Salt Lake City was singled out for making strides to reduce air pollution in this year’s version of the American Lung Association’s annual "State of the Air" report.
But the report is based on air monitoring data dating back to 2010-2012, and it doesn’t account for the record-level pollution spikes of the winter of 2013 — illustrating the difficulty of gauging the success of regulatory fixes for a problem that’s seasonal and weather-dependent.
Short-term particle pollution:
1 Fresno-Madera, Calif.
2 Visalia-Porterville-Hanford, Calif.
3 Bakersfield, Calif.
4 Los Angeles-Long Beach, Calif.
5 Modesto-Merced, Calif.
6 Pittsburgh-New Castle-Weirton,
7 Fairbanks, Alaska
8 Salt Lake City-Provo-Orem, Utah
9 El Paso-Las Cruces, Texas-N.M.
10 San Jose-San Francisco-Oakland,
Source: American Lung Association “State of the Air 2014” report.
"It’s a good guideline to show where we stand compared the rest of the country, but this year we need to temper our excitement. … We know we’ll be back up on the [most polluted cities] list next year," said Bryce Bird, director of the Utah Division of Air Quality.
The Salt Lake City, Provo and Orem area is still 8th worst in the nation for its short-term pollution spikes, for which it receives an "F" grade from the Lung Association. That corridor was 6th worst the year prior for its episodes of microscopic soot pollution, or PM2.5.
Two other cities stand out in this year’s report — Logan is 11th worst for short-term particulate spikes and St. George is 5th cleanest for year-round particle pollution.
The nation overall showed a reduction in particulate pollution, which the Lung Association credits to diesel fleets and power plants.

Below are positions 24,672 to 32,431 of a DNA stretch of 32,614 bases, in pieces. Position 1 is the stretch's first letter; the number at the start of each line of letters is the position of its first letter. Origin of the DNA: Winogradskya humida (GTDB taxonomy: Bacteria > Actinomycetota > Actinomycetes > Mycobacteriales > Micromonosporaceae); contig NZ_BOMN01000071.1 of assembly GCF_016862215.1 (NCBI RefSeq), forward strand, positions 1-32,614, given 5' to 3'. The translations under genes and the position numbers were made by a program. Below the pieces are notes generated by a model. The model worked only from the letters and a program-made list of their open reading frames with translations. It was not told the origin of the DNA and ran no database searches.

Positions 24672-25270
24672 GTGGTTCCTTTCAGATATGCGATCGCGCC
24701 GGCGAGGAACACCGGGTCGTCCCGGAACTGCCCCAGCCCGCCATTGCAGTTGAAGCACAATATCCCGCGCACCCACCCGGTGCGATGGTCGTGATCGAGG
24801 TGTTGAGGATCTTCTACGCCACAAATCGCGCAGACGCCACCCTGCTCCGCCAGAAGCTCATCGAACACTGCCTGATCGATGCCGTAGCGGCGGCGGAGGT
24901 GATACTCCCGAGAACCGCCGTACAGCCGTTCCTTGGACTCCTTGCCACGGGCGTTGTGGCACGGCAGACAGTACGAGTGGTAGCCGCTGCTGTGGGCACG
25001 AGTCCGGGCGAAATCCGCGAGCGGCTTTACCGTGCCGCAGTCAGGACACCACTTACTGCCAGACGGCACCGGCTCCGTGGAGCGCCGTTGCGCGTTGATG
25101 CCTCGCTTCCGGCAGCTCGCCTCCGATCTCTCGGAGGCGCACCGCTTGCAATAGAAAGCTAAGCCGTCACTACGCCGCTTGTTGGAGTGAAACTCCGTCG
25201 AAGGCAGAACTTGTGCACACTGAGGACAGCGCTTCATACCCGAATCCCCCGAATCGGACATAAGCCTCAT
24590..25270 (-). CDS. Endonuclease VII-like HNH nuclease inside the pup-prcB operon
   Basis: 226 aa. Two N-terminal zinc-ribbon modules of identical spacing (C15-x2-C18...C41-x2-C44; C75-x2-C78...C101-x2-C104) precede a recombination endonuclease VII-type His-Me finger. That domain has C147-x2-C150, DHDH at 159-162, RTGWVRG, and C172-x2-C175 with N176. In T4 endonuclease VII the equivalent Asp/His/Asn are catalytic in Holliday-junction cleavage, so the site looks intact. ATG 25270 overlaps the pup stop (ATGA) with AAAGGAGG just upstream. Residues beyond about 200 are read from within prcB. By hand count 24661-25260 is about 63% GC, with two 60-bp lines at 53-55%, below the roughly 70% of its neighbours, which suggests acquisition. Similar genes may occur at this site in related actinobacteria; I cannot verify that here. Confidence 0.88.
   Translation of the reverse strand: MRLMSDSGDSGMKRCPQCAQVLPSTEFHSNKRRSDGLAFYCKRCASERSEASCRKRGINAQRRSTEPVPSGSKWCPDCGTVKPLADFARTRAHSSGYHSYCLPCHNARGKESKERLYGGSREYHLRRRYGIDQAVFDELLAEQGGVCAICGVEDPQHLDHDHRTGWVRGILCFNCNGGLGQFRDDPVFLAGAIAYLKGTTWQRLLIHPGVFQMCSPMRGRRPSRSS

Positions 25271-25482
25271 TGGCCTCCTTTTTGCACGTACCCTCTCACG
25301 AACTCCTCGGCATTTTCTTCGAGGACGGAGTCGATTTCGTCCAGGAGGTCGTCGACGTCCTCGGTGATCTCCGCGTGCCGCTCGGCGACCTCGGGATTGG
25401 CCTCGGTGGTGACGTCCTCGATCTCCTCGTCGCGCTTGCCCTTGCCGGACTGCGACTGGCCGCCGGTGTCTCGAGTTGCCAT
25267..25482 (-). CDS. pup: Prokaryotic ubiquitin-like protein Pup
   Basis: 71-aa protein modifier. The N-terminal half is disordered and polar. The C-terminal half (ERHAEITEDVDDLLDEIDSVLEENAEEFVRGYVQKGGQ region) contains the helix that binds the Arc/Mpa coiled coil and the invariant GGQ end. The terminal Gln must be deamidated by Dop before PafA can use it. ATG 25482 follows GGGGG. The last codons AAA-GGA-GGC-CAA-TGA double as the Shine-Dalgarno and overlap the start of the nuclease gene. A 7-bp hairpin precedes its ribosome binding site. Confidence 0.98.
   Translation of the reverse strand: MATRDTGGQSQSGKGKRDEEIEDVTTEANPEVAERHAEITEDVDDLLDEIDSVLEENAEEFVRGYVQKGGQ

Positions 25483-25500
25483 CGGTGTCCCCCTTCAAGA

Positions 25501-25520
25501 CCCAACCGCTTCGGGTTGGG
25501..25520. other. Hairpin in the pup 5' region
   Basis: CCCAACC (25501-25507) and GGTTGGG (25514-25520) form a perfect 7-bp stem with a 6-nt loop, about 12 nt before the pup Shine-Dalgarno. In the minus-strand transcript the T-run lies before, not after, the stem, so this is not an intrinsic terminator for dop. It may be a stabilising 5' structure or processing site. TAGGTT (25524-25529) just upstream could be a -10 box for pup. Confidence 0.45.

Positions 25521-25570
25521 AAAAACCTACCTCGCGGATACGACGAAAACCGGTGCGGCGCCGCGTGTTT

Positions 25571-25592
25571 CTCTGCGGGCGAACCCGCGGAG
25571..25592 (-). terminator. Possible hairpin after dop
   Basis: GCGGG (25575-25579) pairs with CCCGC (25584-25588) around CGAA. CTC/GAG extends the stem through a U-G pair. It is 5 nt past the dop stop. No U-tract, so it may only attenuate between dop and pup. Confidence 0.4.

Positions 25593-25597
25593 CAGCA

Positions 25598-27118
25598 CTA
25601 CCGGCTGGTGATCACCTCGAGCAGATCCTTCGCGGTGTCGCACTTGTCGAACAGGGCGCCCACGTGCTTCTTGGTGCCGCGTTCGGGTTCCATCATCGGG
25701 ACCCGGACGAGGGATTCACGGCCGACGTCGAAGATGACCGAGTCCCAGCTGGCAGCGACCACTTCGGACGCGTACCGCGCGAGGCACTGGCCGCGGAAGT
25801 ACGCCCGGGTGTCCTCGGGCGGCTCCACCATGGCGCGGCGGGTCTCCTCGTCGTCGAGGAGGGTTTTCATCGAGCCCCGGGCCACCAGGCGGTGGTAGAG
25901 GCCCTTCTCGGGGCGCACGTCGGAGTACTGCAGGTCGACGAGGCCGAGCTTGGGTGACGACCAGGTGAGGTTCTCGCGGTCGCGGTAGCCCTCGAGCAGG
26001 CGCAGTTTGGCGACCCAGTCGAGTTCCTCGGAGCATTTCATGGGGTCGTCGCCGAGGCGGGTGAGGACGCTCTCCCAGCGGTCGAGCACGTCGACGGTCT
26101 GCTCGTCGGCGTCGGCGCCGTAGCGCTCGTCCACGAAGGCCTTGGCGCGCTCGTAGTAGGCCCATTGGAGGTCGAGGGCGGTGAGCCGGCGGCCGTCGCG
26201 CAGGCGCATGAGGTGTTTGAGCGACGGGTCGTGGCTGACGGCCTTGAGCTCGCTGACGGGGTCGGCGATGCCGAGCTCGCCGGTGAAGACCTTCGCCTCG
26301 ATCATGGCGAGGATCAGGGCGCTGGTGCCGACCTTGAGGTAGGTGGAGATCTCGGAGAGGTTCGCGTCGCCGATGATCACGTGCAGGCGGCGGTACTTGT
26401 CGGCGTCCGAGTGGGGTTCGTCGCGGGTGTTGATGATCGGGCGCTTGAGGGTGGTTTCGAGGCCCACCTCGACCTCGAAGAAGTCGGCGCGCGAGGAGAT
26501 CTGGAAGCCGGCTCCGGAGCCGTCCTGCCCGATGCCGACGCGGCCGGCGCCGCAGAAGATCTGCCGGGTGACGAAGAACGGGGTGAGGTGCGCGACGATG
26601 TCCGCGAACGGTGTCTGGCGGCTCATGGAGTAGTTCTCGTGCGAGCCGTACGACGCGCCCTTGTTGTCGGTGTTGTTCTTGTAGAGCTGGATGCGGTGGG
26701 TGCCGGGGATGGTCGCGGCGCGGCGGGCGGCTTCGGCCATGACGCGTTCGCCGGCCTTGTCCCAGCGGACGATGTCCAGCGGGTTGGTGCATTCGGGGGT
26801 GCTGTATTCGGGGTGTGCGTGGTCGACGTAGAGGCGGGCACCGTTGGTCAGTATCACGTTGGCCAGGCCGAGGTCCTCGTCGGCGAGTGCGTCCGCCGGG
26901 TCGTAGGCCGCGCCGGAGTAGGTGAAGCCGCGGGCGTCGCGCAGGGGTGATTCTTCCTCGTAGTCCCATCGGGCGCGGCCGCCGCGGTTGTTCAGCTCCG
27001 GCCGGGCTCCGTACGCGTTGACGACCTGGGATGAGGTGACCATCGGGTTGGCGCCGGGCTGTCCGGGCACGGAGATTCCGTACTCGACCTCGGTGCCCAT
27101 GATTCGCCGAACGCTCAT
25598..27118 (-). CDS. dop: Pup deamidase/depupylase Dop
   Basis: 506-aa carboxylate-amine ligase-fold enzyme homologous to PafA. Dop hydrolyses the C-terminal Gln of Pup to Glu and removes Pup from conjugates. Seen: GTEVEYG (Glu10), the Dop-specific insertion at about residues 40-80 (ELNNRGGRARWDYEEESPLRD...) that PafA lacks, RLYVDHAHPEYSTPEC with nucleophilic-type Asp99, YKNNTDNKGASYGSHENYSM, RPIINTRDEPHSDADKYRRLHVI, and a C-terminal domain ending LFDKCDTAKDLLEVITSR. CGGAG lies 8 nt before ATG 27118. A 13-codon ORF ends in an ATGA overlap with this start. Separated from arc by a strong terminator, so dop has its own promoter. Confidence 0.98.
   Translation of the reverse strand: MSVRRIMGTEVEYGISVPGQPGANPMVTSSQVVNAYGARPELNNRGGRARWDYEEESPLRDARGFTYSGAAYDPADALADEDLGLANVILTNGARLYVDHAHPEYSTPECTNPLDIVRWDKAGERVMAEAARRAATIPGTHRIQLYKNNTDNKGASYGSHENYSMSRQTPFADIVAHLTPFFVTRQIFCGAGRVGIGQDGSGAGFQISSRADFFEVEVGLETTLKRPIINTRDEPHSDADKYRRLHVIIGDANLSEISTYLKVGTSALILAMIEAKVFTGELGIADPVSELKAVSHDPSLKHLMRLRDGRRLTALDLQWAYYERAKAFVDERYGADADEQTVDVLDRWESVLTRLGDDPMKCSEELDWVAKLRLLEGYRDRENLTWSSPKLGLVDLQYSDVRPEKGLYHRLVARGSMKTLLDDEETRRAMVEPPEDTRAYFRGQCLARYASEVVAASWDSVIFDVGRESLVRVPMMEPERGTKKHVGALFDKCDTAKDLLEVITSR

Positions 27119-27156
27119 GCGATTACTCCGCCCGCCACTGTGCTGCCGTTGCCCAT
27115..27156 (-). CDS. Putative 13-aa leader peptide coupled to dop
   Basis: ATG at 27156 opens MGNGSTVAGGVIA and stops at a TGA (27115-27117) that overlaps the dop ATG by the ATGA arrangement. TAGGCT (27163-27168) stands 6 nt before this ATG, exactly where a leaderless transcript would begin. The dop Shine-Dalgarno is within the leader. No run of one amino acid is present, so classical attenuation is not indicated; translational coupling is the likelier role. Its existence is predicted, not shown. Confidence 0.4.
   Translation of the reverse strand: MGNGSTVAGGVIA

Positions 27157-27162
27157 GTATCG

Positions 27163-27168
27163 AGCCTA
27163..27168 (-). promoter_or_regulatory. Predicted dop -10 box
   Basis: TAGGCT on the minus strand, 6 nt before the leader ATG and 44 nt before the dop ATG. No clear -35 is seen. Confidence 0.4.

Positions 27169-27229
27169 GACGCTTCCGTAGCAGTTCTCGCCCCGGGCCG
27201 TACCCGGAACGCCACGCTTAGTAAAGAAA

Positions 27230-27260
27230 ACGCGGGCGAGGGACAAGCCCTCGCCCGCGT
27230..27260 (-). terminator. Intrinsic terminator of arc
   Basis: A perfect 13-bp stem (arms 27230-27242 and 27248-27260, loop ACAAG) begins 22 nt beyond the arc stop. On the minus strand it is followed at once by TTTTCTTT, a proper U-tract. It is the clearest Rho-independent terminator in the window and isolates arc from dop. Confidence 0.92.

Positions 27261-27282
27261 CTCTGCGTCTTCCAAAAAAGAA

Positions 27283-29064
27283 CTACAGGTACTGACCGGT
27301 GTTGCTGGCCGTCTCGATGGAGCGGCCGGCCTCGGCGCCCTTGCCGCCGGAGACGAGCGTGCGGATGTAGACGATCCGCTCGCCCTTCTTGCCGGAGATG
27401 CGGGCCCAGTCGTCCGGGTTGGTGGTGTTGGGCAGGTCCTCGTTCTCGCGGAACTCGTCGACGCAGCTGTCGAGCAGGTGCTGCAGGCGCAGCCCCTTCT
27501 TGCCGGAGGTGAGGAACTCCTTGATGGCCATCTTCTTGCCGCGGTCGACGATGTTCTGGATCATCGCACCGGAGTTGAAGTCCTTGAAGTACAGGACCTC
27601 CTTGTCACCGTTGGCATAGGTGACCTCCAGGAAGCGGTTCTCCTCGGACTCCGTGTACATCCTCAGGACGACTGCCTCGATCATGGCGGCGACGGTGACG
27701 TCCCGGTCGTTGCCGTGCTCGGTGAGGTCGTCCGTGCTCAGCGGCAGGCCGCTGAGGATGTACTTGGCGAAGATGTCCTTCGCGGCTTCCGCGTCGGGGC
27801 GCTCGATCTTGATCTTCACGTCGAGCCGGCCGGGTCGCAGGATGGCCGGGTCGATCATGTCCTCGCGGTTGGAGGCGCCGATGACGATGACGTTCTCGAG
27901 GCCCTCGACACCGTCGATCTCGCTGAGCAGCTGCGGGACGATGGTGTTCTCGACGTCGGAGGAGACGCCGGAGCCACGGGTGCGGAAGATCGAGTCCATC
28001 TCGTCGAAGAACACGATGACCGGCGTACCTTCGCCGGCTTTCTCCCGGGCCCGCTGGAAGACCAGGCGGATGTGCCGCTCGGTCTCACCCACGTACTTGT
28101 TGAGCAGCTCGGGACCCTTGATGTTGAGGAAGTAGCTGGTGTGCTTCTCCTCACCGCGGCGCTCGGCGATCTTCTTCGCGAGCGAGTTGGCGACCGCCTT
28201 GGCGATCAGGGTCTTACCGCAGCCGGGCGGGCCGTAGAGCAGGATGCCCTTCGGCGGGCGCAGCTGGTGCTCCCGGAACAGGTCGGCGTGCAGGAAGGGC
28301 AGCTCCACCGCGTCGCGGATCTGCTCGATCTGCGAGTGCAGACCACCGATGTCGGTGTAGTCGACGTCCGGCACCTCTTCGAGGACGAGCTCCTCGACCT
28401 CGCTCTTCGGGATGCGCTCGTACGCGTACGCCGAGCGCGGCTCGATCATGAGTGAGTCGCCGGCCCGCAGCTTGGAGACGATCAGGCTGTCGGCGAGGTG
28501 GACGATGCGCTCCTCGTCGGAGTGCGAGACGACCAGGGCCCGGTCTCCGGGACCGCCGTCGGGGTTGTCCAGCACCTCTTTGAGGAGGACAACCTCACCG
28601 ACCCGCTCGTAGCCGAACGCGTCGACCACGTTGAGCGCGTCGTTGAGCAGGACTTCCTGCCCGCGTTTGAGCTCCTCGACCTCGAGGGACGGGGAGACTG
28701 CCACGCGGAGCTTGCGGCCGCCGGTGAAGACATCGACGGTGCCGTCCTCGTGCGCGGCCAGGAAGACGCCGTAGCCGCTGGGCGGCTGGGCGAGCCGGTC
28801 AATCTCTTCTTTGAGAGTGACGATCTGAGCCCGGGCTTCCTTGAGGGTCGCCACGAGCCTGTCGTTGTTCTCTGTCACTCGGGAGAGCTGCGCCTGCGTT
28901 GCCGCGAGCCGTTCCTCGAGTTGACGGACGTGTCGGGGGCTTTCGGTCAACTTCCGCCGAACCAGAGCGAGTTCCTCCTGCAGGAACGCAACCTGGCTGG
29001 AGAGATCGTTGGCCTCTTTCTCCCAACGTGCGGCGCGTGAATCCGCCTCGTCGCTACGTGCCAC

But ozone (smog), a respiratory irritant recently found to cause cancer, remains a growing problem that climate change is bound to make worse, the report says.
"We know that warmer temperatures increase risk for ozone pollution, so climate change sets the stage for tougher challenges to protect human health. We must meet these challenges head on to protect the health of millions of Americans living with asthma and chronic obstructive pulmonary disease," said Harold Wimmer, the association’s national president and CEO, in a press release.
"All of us — everyone in every family — have the right to healthy air," he said.
Utah’s ozone problem is not confined to Uintah County, but the region gets an "F" for its unusual winter ozone problem linked to oil and gas development.
The report shows there were nine days of "very unhealthy" ozone pollution in the area, 20 "unhealthy days" and 37 days unhealthy for the young, old and people with heart and lung problems.
Utah lawmakers this year pitched an unprecedented number of clean air bills, but only a third passed and those were not the real "game changers," according to clean air advocates.
Still, Glenn Lanham, executive director of the Lung Association’s Utah chapter, believes "anything that gets passed and that increases awareness is a plus."
Nearly one-third of Utah’s 2.9 million residents are estimated by the association to be vulnerable to pollution.
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